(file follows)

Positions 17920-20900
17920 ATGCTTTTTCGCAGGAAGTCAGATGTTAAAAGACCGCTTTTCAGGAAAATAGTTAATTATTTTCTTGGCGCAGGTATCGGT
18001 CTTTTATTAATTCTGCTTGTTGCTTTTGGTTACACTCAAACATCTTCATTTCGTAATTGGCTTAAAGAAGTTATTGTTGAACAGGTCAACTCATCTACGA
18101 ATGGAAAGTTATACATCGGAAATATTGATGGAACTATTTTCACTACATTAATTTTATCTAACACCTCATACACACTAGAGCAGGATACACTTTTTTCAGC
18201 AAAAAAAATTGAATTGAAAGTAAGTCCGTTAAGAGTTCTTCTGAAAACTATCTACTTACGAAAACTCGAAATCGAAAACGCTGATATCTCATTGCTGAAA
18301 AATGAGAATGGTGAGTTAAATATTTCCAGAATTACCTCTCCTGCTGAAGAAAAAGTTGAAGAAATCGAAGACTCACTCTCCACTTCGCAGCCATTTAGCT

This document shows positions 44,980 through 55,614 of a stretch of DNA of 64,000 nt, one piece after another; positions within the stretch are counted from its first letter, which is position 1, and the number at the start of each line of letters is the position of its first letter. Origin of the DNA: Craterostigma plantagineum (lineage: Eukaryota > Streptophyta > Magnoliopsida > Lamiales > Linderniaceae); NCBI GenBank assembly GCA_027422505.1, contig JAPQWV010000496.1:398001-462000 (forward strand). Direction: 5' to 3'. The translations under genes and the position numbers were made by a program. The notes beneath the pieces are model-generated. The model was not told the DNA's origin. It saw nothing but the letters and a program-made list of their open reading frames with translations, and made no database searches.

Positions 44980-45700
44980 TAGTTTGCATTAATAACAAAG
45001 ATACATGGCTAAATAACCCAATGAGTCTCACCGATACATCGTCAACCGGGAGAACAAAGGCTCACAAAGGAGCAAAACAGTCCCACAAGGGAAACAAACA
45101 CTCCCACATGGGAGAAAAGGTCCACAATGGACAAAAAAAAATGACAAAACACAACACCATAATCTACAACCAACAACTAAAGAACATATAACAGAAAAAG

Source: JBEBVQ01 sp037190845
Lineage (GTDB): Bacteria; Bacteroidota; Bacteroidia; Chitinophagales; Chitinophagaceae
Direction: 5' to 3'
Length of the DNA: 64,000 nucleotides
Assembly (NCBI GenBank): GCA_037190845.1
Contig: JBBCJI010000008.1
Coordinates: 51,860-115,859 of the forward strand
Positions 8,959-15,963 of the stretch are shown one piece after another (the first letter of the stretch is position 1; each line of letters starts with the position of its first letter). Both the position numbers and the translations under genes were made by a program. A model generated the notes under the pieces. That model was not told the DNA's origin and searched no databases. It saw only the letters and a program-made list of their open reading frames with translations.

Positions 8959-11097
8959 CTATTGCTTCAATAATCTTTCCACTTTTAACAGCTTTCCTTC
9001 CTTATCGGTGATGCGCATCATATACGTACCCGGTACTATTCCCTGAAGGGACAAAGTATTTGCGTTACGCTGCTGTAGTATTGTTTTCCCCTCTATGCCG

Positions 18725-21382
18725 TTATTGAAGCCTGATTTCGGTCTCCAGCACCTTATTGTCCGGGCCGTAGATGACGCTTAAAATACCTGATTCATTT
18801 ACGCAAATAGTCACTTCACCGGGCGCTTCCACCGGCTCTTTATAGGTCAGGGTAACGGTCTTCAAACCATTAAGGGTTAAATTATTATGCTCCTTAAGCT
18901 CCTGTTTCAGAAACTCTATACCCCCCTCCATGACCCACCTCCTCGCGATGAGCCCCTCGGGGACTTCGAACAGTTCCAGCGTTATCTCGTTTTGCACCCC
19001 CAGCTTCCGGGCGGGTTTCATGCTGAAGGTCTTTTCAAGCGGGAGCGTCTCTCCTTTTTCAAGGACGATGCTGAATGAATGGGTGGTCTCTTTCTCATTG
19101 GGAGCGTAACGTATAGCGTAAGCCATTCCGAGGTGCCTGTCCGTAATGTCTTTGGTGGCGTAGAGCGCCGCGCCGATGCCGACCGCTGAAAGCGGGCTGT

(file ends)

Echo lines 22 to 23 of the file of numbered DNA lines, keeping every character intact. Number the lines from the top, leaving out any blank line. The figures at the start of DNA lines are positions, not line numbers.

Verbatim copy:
9001 CTTATCGGTGATGCGCATCATATACGTACCCGGTACTATTCCCTGAAGGGACAAAGTATTTGCGTTACGCTGCTGTAGTATTGTTTTCCCCTCTATGCCG

Positions 18725-21382